The law states that if the mediation fails, the issue should be taken to a Conciliator appointed by the Minister to resolve the dispute between the parties.
The Act further stipulates that if the dispute is not resolved, the Conciliator shall within seven forward his report to the Minister of the development.
The Minister shall therefore within fourteen days of the receipt of such report refer the dispute for settlement to the Industrial Arbitration Panel (IAP) where an award would be given.
The award, it notes, involves the signing of a communiqué after an agreement that must be binding on the employer and the workers. The Act adds that if an issue arises as to the interpretation of the award, the minister or any party to the award may make an application to the National Industrial Court for a decision.13 The Act states that the decision of the Court is final.
Most of the law on trade disputes and industrial action is contained in the Industrial Relations Act 1990. Under Section 8 of the Act a trade dispute “means any dispute between employers and workers which is connected with the employment or non-employment, or the terms or conditions of or affecting the employment, of any person”.
An industrial action is any action which may affect the terms of a contract which is taken by workers acting together to compel their employer “to accept or not to accept terms or conditions of or affecting employment.” Examples of industrial action include a work to rule, a picket, an overtime ban or a strike.
In employment law there is no right to take industrial action but there are protections for certain workers who do this by, for example, going on strike.
Part 2 of the Industrial Relations Act 1990 provides workers, who are taking part in peaceful industrial action, the following immunities from:
Criminal or civil proceedings for conspiracy to do a particular act if the action taken by a person acting alone would not be punishable as a crime. Even if you are not a member of a trade union, you benefit from this immunity.
Prosecution when taking part in peaceful picketing. Only members and officials of an authorized trade union get the benefit of this immunity.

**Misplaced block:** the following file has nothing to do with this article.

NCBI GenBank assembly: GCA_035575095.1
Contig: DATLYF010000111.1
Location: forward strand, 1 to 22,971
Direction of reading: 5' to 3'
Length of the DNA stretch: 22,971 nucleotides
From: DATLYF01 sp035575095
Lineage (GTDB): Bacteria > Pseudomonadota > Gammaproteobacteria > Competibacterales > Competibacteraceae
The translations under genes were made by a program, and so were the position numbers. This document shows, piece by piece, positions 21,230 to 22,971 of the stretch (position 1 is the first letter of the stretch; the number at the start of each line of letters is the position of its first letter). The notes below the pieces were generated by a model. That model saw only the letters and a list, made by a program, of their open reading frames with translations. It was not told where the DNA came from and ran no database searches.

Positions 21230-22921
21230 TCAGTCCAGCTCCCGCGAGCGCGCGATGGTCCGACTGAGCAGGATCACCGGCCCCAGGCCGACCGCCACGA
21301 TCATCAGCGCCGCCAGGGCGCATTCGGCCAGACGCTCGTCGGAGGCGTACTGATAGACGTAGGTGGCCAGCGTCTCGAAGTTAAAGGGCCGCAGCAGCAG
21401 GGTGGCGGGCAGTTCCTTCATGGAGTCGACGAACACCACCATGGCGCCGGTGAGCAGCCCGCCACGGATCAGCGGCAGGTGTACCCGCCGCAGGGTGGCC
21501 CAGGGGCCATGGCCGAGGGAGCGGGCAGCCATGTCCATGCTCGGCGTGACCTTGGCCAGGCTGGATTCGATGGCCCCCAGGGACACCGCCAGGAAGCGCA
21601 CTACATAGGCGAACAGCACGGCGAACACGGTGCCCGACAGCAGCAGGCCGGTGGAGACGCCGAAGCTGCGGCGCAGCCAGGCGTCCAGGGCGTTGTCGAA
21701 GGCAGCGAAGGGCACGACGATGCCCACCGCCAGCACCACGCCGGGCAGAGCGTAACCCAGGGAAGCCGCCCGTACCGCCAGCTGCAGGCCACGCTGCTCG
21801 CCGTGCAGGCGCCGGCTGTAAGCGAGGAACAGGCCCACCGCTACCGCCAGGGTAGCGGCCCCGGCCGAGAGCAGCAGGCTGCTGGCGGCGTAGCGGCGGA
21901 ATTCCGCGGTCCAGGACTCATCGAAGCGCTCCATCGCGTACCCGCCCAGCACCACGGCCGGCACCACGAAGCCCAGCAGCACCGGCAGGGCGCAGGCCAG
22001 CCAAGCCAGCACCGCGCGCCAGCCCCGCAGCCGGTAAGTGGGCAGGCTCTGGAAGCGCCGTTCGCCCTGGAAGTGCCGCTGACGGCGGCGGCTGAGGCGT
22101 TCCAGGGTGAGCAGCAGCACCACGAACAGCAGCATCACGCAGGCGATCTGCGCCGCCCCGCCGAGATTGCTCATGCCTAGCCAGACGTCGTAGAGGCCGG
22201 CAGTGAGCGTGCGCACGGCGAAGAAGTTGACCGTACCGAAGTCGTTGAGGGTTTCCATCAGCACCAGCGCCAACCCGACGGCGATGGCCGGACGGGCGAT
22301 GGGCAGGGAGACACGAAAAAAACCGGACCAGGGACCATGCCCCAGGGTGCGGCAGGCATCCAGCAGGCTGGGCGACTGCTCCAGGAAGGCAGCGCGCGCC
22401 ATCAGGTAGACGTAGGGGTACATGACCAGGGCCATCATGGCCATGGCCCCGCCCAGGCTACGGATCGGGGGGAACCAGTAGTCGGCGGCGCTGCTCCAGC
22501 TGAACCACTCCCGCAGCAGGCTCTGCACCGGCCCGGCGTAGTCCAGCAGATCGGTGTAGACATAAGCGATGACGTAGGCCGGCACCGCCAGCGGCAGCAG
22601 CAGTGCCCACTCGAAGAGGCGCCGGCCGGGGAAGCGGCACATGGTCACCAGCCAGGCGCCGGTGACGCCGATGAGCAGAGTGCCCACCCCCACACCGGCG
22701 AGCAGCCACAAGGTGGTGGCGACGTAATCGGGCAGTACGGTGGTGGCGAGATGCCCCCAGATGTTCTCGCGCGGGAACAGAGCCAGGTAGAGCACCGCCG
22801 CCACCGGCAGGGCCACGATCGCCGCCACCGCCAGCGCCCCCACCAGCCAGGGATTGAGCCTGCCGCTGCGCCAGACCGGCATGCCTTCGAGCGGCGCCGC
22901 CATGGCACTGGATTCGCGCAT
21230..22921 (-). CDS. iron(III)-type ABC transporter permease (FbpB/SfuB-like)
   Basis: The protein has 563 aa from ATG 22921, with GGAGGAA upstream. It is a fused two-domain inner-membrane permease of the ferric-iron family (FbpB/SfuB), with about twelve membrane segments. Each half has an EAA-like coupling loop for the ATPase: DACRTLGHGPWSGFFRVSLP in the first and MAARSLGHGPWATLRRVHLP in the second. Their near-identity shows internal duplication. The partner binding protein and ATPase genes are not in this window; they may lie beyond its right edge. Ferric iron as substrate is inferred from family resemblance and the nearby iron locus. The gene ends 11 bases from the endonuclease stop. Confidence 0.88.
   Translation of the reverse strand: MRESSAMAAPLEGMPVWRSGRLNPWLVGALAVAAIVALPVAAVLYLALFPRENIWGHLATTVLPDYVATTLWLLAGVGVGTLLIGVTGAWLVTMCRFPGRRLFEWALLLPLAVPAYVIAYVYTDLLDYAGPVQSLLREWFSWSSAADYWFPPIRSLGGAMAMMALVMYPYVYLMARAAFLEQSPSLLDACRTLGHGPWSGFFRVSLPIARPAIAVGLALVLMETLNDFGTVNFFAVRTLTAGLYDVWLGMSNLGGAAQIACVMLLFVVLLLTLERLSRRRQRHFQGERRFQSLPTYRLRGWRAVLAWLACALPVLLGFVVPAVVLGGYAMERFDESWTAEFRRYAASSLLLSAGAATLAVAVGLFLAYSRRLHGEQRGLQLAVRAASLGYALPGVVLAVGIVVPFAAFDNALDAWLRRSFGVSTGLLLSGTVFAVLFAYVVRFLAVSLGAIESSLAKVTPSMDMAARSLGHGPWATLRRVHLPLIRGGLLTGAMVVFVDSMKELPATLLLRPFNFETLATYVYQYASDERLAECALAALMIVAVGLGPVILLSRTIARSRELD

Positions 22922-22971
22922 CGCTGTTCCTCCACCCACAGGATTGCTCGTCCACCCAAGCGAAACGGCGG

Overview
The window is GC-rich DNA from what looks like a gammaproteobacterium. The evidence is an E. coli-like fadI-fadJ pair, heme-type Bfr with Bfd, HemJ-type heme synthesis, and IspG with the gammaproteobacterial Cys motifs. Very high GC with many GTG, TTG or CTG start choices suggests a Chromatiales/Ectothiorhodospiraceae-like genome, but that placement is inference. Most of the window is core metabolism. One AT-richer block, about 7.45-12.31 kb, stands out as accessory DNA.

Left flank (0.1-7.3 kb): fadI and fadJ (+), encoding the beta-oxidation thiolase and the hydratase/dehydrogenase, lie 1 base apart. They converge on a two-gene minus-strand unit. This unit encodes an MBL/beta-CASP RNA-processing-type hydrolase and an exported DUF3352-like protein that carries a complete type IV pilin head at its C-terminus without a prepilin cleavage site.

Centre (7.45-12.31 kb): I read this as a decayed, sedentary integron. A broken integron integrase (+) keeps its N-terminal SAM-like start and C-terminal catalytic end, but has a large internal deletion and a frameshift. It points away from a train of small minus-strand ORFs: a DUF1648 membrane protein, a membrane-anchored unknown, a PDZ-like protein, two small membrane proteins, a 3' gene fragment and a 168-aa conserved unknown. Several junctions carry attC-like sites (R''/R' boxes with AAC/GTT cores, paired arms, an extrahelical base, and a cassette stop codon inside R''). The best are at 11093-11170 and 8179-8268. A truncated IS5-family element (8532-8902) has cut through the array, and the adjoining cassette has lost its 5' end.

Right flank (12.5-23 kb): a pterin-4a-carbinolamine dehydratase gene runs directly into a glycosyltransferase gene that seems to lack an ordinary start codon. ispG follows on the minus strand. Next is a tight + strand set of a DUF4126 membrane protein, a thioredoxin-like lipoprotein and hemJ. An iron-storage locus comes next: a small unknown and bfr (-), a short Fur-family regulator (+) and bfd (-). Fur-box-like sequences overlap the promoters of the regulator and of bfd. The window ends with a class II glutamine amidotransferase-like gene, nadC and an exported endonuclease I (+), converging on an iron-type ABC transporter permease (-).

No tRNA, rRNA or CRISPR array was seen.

Prosecution for inducements to break or threats to break contracts of employment. Again, only members and officials of an authorized trade union get the benefit of this immunity.
If the employers want to stop or prevent industrial action, you need to apply to a court for an injunction. Before doing this, you should think about getting legal advice.
If you apply to a court for an injunction, you will need to be able to show that the industrial action is likely to be unlawful and that either:
The supply of goods or services to you has been, or is likely to be, stopped or delayed by workers taking industrial action
The quality of goods or services supplied to you has been, or is likely to be, worse because of the industrial action.
Generally in the legal parlance, a competent court has the power to make any order either positive or negative; it has power of life and death, it can compel, direct, destroy, restore, give and receive. It has all-doing powers.
Specifically, the court, notwithstanding its enormous powers, will not make any order except where the facts before it and the justice of the case warrants. In other words, it is the fact before the court and the interest of justice that determines the order a court will make in a given circumstance.
Placing reliance on the above background, a competent court has the power to direct striking workers to suspend or call off strike. However, many factors must be considered. First the fact before it, second the stage at which the order was sought, third the way and manner in which the order is couched, fourth, the interest of justice, etc. For instance, it will not be too appropriate for a court, exparte, without hearing both parties to direct striking union to call off their strike. This is more so that a court has no power to issue injunctive order to restrain a concluded act.
Where however, after listening to both parties, it is established that the union fails to comply with conditions preceding for embarking on the strike, the court will be competent to direct the striking union to call off the strike. Above all, the court must consider the fact before it, the applicable laws and the interest of justice.
Trade disputes are bound to occur between employees and employers, the problem which then arises is as to the settlement of such disputes.
Failure of settlement efforts often aggravates the disputes, resulting in issues concerning strikes, lock-outs, termination and reinstatement of employment or other industrial or labour related issues, which sometimes further degenerate into chaos and anarchy.
When this happens, it does so at the expense of the socio-economic stability of the state. There is no gain saying that from history, none of the developed economics have been able to grow without a stable industrial relationship through settlement and resolution of labour disputes.
One of the best, if not the very best way of settling these disputes is the option of settlement through the adjudicatory process of the National Industrial Court.
The right to strike and the idea of reinstatement of employees sacked on the ground of union activities by the National Industrial Court is well made out but the court should be wary not to give union members license to evade their work schedules or violate collective agreements because of the thinking that they will be protected by the court at the end of the day.